These Are The Oldest Cities In The US

1776: San Francisco, California

Juan Bautiza and other Spanish colonists founded the Presidio of San Francisco at the Golden Gate bay, which ultimately became the settlement of San Francisco.

1733: Savannah, Georgia

In 1733, English General James Oglethorpe arrived with 120 passengers on the Savannah River. He named the colony Georgia after King George II.

1718: New Orleans, Louisiana

In 1718, Frenchman Jean-Baptiste Le Moyne de Bienville founded Nouvelle-Orléans on a curve of the Mississippi River.

1718: San Antonio, Texas

San Antonio was founded by the Spanish and named after St. Anthony of Padua. When they built the Mission San Antonio de Valero, commonly known as the Alamo (pictured), the city was born.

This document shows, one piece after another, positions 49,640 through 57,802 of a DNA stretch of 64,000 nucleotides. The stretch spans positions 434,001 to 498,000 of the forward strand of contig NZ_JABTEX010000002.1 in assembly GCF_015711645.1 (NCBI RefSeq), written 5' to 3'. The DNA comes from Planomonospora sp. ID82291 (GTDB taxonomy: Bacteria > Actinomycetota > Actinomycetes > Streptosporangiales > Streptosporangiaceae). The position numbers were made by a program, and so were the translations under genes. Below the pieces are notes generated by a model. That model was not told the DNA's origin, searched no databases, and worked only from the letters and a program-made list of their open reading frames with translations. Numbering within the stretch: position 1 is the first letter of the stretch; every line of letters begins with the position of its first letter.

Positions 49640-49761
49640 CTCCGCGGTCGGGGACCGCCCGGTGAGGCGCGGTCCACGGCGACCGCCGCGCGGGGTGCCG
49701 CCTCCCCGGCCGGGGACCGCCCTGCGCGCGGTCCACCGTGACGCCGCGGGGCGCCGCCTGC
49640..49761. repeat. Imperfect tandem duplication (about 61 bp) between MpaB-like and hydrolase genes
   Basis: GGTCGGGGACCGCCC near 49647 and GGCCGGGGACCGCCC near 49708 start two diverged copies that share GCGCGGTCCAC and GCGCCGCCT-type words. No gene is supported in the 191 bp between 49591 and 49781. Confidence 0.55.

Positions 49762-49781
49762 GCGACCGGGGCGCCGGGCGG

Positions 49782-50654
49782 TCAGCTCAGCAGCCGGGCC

1702: Mobile, Alabama

Before the creation of New Orleans, Bienville settled in French Louisiana in 1702. By 1711, the settlement had moved to Mobile, Alabama, and it became the capital city of French Louisiana.

1699: Biloxi, Mississippi

In 1699, French explorer Pierre Le Moyne d'Iberville arrived in Biloxi Bay. Biloxi means "first people." Several different countries had control of the city, including Britain, Spain, and the Confederate States of America.

1670: Charleston, South Carolina

English colonists settled near the Ashley River in 1670 and named their town Charles Towne after King Charles II. Ten years later, the city was moved to where Charleston is today.

1649: Annapolis, Maryland

People who sought religious freedom settled the Chesapeake Bay in 1649 and named their settlement Providence. It was later renamed Annapolis after Princess Anne, who became queen in 1702.